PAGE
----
Draft ACFA Rules

I have a draft of the ACFA rules after the modification by the “Missouri Solution”. These are draft until vetted by the Secretary of State.

The Humane Society of the US, the ASPCA, and the Best Friends Society had mixed reviews of the new rules. On the plus side, a veterinarian annual exam must be physical, not visual. In addition, the new rules do at least address some of the original concerns, such as providing a definition of what a “severe” illness or injury is, and what is meant by “extreme” weather conditions.

HSUS, ASPCA, and Best Friends still have their concerns, such as crowded housing, insufficient floor requirements, and the fact that so much of the animal medical care is still under the breeders’ interpretation. I’m concerned about the fact that the new rules demand that housing for the animals ensure they’re not subjected to lower temperature unless acclimated. Well, again, open to interpretation. However, the rules do say that the ambient temperature can’t fall below 45 degrees in indoor enclosures, period. Of course, this doesn’t say anything about the dogs in outdoor enclosures. Again, how the dogs are housed is too frequently left up to the interpretation of the breeder.

The space requirements are not good. The single cage spaces are fine, but then as you look at the space requirements table, you can see that the cages can become quite crowded when adding more dogs. And yes, the breeders will add more dogs.

In addition, the rules were weakened to allow for large groupings in cages, which are going to cause problems no matter how compatible the dogs are.

The draft does not cover the licensing fees, but according to our understanding, rescues and shelters are still being charged the same amount as commercial dog breeders. Nothing like providing a service for the community and being charged for the privilege. I would expect if this continues that communities pay this fee. After all, shelters and rescues taking care of stray, homeless, or rescued dogs means that many less dogs the communities have to deal with.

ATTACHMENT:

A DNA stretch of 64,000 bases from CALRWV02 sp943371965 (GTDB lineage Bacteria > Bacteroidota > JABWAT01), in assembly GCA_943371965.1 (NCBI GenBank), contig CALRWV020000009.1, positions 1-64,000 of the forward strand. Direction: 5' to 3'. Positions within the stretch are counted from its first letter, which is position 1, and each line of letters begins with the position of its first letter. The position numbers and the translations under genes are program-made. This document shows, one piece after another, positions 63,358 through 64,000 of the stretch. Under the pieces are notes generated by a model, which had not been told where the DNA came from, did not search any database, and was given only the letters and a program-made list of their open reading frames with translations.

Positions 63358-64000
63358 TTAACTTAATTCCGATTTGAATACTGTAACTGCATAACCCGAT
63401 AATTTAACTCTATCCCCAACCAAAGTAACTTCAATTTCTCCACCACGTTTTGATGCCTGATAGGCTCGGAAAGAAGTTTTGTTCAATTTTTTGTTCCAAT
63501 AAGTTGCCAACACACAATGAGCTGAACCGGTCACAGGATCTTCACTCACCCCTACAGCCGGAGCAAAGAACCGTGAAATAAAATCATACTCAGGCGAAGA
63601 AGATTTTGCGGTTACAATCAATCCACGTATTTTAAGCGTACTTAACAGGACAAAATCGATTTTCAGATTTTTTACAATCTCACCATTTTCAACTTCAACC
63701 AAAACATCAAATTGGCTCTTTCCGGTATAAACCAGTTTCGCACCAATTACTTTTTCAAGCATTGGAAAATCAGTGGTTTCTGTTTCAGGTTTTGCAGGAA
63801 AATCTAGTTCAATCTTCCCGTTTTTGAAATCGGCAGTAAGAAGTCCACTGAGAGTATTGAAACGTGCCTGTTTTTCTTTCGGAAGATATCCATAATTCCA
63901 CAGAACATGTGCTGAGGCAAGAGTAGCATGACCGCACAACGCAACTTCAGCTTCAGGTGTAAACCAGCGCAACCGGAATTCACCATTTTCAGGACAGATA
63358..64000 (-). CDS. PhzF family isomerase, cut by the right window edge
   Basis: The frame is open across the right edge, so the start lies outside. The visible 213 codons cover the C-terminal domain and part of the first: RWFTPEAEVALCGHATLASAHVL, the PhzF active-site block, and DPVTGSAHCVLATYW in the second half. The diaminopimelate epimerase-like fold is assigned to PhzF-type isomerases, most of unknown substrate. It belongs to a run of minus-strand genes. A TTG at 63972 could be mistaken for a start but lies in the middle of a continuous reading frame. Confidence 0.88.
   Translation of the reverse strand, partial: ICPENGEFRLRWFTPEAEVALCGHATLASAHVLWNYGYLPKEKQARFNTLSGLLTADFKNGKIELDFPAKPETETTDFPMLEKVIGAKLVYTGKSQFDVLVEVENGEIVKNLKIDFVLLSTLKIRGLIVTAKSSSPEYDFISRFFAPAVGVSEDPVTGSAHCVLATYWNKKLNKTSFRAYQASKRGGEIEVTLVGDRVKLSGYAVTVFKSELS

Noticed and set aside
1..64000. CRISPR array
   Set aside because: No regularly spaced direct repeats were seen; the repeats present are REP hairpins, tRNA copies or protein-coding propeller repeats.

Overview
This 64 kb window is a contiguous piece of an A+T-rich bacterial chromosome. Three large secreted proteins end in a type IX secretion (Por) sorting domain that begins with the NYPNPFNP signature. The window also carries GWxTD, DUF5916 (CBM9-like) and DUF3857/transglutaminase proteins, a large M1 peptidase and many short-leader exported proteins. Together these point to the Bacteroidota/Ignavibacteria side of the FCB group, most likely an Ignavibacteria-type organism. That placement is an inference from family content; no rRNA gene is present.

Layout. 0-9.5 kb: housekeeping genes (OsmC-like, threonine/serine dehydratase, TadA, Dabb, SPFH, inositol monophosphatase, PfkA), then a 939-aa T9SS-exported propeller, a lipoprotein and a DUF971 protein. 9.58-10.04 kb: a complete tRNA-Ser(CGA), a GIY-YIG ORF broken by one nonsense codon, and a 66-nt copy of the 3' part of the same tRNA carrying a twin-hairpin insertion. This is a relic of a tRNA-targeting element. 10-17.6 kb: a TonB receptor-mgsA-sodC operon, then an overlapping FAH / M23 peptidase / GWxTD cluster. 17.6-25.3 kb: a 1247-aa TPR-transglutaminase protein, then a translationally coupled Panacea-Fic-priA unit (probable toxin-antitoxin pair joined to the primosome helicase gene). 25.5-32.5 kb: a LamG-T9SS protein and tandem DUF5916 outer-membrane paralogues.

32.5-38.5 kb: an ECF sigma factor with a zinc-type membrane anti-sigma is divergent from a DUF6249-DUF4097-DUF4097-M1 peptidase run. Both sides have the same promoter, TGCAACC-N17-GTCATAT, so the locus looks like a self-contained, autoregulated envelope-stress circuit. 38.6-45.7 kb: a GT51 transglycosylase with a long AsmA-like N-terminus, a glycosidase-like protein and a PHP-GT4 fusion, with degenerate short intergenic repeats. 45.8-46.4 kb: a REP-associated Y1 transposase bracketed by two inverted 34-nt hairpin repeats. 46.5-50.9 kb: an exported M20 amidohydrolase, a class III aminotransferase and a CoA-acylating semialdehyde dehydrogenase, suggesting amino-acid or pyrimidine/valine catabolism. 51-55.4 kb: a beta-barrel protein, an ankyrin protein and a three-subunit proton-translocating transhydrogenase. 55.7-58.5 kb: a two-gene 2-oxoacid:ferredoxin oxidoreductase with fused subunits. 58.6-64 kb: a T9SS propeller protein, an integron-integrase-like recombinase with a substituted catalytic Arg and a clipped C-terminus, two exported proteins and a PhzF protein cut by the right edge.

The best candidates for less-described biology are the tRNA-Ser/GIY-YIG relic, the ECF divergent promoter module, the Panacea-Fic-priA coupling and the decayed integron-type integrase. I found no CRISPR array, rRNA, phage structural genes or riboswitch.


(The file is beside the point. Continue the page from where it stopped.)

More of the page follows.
Yes, I’m talking about you, St. Louis.

Photography Technology

Rent not to own

Recovered from the Wayback Machine.

I have used Photoshop for years. I tried to use GIMP and UFRaw, and these are wonderful tools, but I’m comfortable with Photoshop. I like Photoshop.

Unfortunately, when I recycled my last Apple computer, I also lost my last copy of Photoshop. It was an older version, but still had what I needed. I looked at buying a few new version of Photoshop for my Windows 7 laptop, but the price of a new copy of Photoshop is beyond my means. And I don’t steal software, that’s not my thing.

Fortuitously for me, Adobe came out with a new way of acquiring Photoshop: instead of buying the application, rent it instead.

For a fixed monthly cost, you can rent a copy of Photoshop (or other high end Adobe product). How much the cost is, is dependent for how long you rent it. If you rent the application month-to-month, the cost is higher. If you rent it annually, the cost can drop a substantial amount.

The subscription plan is not the most economical way of accessing the software. The subscription cost is more expensive than just buying the software and the upgrades. However, for those organizations (or people) who just need a license for a temporary period of time, or people like me who don’t happen to have several hundred dollars lying around for a software purchase, the subscription plan does provide another option.